Agricultural law blog serves as educational resource for Texas landowners, producers
Mar 17, 2014 | 2097 views | 1 1 comments | 14 14 recommendations | email to a friend | print

Agricultural law blog serves as educational resource for Texas landowners, producers

Writer: Blair Fannin, 979-845-2259,

Contact: Tiffany Dowell, 979-845-1941,

COLLEGE STATION – Tiffany Dowell, Texas A&M AgriLife Extension Service economist and agricultural law specialist in College Station, has seen her Texas Agriculture Law Blog continue to gain popularity due to timely topics addressing issues affecting landowners across the Lone Star State.

“I continue to field many questions over the phone or at workshops dealing with oil and gas leases, as well as water law across Texas,” Dowell said. “Questions about pasture and hunting leases are also popular. To keep the latest updated information flowing on these topics, as well as others, the agricultural law blog  is a central source of information that serves as a good reference.”

Tiffany Dowell, Texas A&M AgriLife Extension Service economist and agricultural law specialist in College Station. (Texas A&M AgriLife Extension Service photo by Blair Fannin)

Tiffany Dowell, Texas A&M AgriLife Extension Service economist and agricultural law specialist in College Station. (Texas A&M AgriLife Extension Service photo by Blair Fannin)

The law blog can be found online at .  It features a number of different topics, including updates on current ag-related litigation and events, information about basic laws in Texas, and information on specific legal issues such as pipeline easements and leasing.

In January, the blog had more than 2,100 visitors. The source serves not only farmers and ranchers, but Texas landowners as well, she said.

Site visitors can access information online or sign up for email subscriptions receiving the latest information as soon as it’s posted to the site.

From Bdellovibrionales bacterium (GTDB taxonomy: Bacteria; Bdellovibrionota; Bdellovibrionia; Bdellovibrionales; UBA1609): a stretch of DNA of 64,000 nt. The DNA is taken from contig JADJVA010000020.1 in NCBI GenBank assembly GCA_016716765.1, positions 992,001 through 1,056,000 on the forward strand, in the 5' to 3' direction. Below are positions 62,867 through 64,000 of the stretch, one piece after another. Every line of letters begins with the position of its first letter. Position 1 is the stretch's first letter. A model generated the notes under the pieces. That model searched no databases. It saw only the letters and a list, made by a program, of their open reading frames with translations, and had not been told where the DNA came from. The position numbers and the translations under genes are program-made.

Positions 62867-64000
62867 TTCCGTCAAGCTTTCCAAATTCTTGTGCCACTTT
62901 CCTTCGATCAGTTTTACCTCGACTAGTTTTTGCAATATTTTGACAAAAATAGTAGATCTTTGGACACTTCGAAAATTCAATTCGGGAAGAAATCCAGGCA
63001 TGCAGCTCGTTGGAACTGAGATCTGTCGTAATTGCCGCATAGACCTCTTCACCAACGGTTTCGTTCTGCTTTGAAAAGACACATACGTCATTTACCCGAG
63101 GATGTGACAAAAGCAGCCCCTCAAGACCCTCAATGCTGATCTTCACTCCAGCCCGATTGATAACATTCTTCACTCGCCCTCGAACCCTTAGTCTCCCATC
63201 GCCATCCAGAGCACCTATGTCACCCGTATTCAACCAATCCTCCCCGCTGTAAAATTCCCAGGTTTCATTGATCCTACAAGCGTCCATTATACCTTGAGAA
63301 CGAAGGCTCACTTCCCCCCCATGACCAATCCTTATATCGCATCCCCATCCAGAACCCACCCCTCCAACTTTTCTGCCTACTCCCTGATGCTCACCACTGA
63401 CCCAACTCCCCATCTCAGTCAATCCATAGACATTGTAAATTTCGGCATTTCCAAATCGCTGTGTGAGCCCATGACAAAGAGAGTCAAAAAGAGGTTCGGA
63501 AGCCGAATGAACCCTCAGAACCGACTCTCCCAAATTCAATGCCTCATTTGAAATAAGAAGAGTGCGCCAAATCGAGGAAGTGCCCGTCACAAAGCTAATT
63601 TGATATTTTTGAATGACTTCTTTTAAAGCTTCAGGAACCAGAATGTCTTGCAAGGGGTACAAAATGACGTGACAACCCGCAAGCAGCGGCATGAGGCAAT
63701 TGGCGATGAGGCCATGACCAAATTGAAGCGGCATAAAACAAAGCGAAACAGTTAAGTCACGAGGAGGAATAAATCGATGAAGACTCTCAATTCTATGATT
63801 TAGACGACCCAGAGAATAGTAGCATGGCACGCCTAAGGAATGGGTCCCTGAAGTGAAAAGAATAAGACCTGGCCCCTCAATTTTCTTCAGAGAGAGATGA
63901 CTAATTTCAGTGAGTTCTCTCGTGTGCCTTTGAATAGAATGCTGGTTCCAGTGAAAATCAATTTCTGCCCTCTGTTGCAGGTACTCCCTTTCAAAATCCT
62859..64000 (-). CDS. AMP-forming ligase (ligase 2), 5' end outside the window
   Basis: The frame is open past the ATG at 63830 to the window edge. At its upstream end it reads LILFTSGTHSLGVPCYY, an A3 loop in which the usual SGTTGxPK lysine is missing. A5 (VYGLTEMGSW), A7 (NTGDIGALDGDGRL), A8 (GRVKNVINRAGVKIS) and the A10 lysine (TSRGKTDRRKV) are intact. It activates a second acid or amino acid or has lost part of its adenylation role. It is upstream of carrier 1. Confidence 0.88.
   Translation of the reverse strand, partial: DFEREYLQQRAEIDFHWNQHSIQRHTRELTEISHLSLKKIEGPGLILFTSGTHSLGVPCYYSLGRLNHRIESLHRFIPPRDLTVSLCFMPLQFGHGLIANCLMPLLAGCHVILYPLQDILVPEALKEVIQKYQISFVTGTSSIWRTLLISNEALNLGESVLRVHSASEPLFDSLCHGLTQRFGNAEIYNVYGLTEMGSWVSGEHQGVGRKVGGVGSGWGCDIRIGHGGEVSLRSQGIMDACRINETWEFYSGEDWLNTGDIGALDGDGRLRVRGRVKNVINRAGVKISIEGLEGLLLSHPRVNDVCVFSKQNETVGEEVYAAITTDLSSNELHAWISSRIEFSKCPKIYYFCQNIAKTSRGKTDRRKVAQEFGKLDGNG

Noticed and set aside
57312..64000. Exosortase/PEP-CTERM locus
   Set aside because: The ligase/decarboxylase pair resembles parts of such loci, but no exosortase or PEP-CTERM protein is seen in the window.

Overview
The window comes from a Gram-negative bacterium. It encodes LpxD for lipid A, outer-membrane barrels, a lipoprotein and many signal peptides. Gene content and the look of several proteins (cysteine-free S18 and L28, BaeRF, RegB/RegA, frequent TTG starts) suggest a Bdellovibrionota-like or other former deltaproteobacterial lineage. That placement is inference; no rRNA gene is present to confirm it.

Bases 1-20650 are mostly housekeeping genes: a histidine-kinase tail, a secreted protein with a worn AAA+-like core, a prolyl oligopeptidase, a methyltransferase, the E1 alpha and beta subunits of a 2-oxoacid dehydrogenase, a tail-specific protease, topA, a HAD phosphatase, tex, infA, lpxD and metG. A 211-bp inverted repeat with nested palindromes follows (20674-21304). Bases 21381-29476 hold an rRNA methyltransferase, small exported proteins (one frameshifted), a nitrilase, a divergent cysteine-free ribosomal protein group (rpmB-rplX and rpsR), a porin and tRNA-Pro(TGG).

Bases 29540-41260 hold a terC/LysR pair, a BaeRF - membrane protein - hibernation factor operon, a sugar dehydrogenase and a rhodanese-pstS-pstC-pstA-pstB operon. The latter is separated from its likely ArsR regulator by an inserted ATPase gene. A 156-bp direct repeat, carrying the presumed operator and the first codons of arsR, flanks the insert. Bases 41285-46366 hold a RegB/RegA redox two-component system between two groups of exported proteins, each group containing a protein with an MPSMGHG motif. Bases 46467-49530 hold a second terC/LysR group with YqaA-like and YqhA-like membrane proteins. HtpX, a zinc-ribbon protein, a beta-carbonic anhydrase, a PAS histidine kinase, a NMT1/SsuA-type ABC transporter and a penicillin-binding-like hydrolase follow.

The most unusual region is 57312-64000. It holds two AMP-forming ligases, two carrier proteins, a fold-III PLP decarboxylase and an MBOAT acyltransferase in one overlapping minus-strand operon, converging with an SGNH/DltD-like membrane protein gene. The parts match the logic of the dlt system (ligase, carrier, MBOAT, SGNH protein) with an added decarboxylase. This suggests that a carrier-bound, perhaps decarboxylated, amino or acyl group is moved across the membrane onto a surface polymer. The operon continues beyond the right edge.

“Every Friday I provide a roundup of the week’s hot topics and news with links to more information,” Dowell said.

She also incorporates questions she receives via email and telephone calls and, while respecting confidentiality, shares those questions and answers with readers.

Some of the most recent topics Dowell has addressed in the blog include:

- Underground trespassing.  Earlier this month, the Texas Supreme Court heard oral arguments in a case that could determine whether Texas recognizes underground trespassing. This case involved a  landowner drilling an injection well used to dispose of wastewater 1 mile underground, which then crossed over property lines to a rice farmer’s neighboring land. The case could have major impacts on the oil and gas industry and landowner rights. The Texas Supreme Court is currently considering the case and no decision has been issued.

- Interaction of rights between surface owners and mineral owners. Dowell has addressed what rights the surface owner has in the event the minerals have been leased and an oil company wants to drill on the land.

Other topics Dowell has previously addressed include eminent domain and water law.

“Water law continues to be a hot topic,” Dowell said. “This along with pasture leases is what I’ve been doing a lot of presentations on across the state.”

Prior to joining AgriLife Extension in 2013, Dowell was an associate attorney with the law firm of Peifer, Hanson and Mullins in Albuquerque, N.M. She received her law degree from the University of New Mexico School of Law and bachelor of science in agribusiness from Oklahoma State University.

Dowell grew up on a family farm and ranch in New Mexico.

“Agricultural law has always been my interest and my background has prepared me well for this type of work,” she said.


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March 18, 2014
And a prime example of this is the United States Department of Agriculture.